Thursday, April 8, 2010

A Story from June 21, 2008

A Story from Merciful Hearts Farm
Deb Potter, 21 June 2008

This has been another pleasantly busy week. I taught at the Anderson Arts Center every afternoon for their summer camp. The children had to prepare all of their own wool from two of our sheep, Freckles & Abe. They dyed some of the wool & yarns to use in their projects. And then they spent the rest of the week wet felting, needlefelting, weaving & lots of other fun things. We even made paper & added bits of our leftover yarn & wool scraps to decorate it. I loved camp & since I only had to be there in the afternoons I still got plenty done around the farm.

One of the things that I did this week was to dig garlic. Back in the fall I planted lots of different varieties of garlic. It sprouted & began to grow nicely. As the days got cooler going into winter, Mr. Potter raked up lots of leaves & dumped them in about a three inch pile on top of the plants to protect them from the winter cold. When the weather began to warm a little the garlic continued to grow taller. Unfortunately, the goats saw what was going on. One of them found a lower spot where the fencing was bent so invented her own way to climb the fence around the little garlic patch. Others saw what she was doing & joined her. Although they started by simply eating the grass & weeds growing around the bed, before long they were snacking on my garlic as well as some beautiful lilies that were sprouting. I know I've told you before that if a fence won't hold water it won't hold a goat. Well, we just could not keep a few of the trickier goats out of this patch so I resigned myself to the fact that I would never have any garlic to harvest this season.

Katy & I were coming in from the chicken yard when she suggested I try to find the little stubs of stems left by the goats to see if there was any garlic in the ground. Since the trowel was handy, I gave it a try. I found little short brown sticks at about the places I knew the garlic should be. The ground was quite hard because of our drought but I guessed how far away from the stalk I would need to be so as not to split the garlic with the trowel blade & dug around. I found my first fat pink-tinted clove of garlic. I managed to find an entire milk bucket full of garlic. Of course, it no longer has long pretty stems to braid so that the garlic can hang to dry but it is still nice garlic that I can lay out on a paper to dry so all is not lost.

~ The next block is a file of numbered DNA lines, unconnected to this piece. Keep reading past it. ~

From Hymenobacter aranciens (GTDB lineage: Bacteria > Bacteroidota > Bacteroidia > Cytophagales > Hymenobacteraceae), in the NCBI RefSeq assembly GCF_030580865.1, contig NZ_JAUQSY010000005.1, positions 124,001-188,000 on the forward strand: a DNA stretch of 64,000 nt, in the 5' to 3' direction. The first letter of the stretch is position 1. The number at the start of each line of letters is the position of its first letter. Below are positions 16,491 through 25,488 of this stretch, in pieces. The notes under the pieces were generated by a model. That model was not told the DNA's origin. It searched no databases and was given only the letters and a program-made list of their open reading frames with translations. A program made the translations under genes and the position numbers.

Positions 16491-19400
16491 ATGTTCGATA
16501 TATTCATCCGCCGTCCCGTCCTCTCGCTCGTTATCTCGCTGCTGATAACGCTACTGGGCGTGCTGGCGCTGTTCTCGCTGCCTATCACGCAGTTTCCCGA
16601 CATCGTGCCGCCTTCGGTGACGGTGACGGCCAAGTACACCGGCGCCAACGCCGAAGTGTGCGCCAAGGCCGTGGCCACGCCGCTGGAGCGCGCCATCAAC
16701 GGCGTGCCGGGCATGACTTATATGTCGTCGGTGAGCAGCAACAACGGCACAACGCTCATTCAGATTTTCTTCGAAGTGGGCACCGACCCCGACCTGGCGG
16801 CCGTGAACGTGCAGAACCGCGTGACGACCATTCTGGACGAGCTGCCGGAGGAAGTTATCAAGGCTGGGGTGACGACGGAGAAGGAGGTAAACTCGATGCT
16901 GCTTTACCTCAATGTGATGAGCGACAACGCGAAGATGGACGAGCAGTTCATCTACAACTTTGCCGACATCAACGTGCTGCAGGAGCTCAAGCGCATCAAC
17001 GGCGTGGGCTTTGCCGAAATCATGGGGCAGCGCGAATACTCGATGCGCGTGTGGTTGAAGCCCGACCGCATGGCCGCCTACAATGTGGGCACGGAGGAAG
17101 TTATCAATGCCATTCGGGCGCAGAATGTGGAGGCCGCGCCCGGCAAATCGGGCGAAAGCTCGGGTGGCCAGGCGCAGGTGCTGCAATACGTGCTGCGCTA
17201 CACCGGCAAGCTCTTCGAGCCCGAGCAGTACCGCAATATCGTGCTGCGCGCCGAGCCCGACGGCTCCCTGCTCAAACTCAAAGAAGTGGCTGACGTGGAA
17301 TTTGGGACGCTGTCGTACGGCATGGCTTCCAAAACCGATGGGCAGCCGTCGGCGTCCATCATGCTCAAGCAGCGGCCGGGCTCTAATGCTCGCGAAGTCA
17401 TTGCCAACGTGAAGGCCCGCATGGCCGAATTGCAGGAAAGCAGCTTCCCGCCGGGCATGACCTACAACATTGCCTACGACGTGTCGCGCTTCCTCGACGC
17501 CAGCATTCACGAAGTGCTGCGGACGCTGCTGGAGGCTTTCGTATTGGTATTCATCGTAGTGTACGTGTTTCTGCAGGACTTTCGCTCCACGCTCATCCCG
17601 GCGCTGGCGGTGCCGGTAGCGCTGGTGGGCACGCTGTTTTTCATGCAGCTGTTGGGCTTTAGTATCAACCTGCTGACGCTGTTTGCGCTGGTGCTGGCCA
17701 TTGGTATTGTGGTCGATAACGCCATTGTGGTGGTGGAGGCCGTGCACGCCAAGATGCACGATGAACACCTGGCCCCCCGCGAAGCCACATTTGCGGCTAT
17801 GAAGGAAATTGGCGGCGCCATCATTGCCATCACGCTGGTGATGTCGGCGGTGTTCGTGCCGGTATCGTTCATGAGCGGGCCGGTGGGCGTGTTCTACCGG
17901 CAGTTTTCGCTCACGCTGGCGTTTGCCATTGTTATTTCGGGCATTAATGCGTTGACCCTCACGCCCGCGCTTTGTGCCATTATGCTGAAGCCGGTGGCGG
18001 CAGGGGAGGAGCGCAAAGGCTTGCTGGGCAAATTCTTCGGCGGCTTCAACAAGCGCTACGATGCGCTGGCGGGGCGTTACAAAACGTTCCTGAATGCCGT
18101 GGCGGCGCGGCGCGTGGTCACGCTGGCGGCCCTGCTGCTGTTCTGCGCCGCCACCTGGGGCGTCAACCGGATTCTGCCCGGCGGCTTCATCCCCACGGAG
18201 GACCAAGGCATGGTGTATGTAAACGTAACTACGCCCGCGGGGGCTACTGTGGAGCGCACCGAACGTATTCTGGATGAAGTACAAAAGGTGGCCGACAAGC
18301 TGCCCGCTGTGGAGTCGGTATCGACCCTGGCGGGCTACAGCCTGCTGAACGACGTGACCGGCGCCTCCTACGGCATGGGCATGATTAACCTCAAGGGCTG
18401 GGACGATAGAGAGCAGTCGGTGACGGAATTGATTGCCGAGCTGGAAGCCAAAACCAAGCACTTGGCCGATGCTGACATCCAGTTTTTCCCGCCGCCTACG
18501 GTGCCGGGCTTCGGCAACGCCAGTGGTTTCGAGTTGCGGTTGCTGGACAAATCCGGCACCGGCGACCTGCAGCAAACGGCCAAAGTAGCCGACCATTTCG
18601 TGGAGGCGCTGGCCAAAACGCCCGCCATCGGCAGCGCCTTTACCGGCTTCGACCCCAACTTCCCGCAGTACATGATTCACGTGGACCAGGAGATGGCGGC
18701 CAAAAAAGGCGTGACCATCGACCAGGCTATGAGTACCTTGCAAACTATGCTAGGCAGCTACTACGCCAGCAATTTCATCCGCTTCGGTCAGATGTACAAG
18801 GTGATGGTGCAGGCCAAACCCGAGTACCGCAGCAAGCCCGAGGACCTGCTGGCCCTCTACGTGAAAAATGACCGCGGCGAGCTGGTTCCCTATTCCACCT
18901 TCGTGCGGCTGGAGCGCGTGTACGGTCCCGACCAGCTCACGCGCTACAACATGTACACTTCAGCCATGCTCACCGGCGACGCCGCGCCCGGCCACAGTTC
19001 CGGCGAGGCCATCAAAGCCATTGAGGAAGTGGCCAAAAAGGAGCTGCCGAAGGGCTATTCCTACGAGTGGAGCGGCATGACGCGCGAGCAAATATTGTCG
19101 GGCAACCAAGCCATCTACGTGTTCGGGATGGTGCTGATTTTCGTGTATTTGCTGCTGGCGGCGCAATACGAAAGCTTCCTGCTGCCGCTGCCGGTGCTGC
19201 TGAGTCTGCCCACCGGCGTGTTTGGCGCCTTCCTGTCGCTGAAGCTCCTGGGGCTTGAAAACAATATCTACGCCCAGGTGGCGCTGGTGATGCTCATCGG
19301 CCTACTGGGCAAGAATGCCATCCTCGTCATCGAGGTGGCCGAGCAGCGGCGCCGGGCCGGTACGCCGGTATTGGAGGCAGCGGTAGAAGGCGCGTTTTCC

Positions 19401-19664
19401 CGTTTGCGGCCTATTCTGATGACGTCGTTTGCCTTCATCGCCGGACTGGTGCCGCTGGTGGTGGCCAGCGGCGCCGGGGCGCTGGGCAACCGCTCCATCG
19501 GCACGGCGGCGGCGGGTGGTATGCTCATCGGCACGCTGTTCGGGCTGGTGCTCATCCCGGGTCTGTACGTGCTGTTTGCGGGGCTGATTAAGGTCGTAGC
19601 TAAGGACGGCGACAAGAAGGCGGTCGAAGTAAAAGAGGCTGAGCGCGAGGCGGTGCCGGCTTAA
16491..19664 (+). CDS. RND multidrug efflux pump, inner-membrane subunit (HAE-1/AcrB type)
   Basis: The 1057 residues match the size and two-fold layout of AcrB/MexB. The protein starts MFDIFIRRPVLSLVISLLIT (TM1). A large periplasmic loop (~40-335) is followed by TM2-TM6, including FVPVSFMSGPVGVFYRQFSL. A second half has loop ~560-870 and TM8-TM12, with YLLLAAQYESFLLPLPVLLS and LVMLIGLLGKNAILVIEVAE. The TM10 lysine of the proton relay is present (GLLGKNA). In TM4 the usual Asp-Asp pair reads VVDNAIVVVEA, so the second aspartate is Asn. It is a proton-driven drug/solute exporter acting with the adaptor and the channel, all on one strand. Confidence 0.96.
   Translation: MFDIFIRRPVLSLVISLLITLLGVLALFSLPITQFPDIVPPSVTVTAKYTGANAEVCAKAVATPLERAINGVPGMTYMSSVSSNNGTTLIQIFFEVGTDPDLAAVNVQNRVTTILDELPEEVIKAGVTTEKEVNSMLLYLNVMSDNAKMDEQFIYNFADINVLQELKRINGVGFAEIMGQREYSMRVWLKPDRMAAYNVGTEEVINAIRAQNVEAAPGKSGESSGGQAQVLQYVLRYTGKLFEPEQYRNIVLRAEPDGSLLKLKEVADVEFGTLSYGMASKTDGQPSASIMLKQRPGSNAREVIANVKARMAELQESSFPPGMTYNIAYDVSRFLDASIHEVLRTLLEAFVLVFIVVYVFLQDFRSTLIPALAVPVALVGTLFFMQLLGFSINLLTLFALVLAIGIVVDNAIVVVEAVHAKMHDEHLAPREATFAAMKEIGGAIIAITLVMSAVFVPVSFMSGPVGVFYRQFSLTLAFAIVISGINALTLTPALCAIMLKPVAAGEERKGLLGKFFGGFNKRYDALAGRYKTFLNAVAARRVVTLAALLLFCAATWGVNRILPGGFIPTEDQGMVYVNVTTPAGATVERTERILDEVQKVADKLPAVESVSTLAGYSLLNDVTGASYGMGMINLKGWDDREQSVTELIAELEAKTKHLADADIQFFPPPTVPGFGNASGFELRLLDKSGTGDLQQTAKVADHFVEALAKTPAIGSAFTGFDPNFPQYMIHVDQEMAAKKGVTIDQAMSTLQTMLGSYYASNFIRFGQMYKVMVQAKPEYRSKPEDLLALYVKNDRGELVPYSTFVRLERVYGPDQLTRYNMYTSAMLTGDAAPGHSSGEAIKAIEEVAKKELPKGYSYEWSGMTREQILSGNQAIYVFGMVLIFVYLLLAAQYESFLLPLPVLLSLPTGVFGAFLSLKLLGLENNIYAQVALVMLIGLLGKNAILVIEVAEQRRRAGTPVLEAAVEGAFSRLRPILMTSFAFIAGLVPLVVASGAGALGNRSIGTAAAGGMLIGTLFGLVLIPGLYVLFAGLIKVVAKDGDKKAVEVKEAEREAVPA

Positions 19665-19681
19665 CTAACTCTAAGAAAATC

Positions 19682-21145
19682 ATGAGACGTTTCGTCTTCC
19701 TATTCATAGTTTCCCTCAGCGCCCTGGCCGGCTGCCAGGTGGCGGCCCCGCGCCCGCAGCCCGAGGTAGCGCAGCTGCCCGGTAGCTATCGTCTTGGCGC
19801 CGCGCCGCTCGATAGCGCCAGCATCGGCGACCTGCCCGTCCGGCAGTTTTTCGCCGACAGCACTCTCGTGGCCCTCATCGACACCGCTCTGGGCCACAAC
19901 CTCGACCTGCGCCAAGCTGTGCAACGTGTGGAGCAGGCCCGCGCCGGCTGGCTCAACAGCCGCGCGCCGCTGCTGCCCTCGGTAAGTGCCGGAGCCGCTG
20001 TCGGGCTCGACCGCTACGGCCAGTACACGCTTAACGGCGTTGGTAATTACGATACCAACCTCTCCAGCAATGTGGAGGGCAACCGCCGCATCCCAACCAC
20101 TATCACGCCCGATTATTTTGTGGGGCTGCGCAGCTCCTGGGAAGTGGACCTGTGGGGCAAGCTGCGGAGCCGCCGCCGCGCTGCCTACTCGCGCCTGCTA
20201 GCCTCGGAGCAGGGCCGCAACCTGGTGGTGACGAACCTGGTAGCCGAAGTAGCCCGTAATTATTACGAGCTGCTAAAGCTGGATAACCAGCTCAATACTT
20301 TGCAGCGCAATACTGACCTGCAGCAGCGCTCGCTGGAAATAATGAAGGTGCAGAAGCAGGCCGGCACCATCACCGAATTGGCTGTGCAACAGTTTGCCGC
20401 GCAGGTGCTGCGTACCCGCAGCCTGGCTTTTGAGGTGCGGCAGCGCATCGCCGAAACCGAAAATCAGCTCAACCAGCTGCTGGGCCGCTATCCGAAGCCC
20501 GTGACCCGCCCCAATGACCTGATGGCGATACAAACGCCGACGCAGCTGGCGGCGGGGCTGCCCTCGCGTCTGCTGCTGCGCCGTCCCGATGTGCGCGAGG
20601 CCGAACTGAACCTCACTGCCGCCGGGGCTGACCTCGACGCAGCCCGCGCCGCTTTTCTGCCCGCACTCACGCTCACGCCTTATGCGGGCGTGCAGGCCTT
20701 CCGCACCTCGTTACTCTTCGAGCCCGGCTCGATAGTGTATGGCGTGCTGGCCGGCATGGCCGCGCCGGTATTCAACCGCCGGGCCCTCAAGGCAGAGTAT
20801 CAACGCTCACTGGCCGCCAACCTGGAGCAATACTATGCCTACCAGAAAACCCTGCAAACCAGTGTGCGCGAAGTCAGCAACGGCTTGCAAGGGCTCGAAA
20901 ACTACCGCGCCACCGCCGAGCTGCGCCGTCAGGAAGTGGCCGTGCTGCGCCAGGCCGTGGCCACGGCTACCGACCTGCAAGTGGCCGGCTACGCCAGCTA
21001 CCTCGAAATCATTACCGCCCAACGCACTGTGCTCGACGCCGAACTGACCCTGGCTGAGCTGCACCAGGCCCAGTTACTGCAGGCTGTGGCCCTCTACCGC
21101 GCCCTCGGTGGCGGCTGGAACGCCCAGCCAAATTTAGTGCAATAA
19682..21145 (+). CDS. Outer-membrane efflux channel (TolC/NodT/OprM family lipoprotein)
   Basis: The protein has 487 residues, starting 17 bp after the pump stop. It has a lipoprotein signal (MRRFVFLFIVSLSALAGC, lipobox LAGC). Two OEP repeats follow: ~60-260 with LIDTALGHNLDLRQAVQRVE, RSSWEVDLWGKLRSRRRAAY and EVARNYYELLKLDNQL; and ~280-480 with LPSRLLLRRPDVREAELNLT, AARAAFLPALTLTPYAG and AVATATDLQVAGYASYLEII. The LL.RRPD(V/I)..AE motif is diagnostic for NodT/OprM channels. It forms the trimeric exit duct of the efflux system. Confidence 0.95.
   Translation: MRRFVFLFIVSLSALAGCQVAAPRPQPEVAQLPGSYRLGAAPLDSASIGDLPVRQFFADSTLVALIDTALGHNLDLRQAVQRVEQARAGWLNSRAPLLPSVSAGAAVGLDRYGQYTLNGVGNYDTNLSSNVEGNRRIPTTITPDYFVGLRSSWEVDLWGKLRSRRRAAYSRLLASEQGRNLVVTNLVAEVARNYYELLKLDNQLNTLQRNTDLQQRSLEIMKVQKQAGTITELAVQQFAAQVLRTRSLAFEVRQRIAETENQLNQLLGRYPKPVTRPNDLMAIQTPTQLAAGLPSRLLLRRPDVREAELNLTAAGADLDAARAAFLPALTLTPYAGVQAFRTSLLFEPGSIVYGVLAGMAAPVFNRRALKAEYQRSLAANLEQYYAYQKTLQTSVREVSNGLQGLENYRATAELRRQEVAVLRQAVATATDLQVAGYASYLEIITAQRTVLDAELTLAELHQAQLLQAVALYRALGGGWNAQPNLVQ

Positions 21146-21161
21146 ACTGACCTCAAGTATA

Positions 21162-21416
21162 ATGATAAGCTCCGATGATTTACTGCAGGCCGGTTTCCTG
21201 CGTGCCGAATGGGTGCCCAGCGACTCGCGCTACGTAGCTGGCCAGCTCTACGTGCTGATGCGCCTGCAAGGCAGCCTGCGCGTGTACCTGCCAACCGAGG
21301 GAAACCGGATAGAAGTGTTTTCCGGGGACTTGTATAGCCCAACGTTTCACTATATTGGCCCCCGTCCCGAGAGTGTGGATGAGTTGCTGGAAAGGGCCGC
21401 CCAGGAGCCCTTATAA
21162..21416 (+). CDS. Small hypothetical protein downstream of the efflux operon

On Thursday morning I ran up to Seneca to our meat processors' to pick up 300 pounds of beef. We had sent a young bull up a few weeks ago so our meat was ready. We raise Dexter cattle & they are a smaller breed. A single cow can fill my freezer nicely with lots of steaks, roasts & ground beef. The first thing I did when I got home was to thaw some of the ground beef to see how tender it was & it was wonderful. So now I have some more good meat to go with all that garlic I brought in!

I did lots of little fiddling-around things that needed to be done. None of them are a big deal but they are still important in their own little ways. I refilled some of the nest boxes with straw. The chickens work their way around in a nest box so that they have a hollowed area they like to sit in. Unfortunately, when they work too much they kick out straw & their hollow area goes right down to the wood at the bottom of the box. They don't mind sitting on the wood but a chicken stands to lay its egg & an egg that lands on the wood is often cracked or squished in on the end. The instant an egg is layed the shell is a bit more soft & flexible but it quickly dries into the hardness you think of for an egg shell. Because it was so hot a week ago, the chickens were not eating as well as usual & their calcium intake dropped so the egg shells were a little more brittle to begin with. Dropping that brittle egg a few inches onto their wooden box floor is not good for the egg or for my supply of eggs to sell at the Market. When the weather was really hot & the shells were quite brittle, the pasture dogs were getting lots of cracked eggs to eat. Now that the past week has been a little cooler & I've refilled nesting boxes the eggs will be coming with me to Market so that the chickens can help pay for their feed!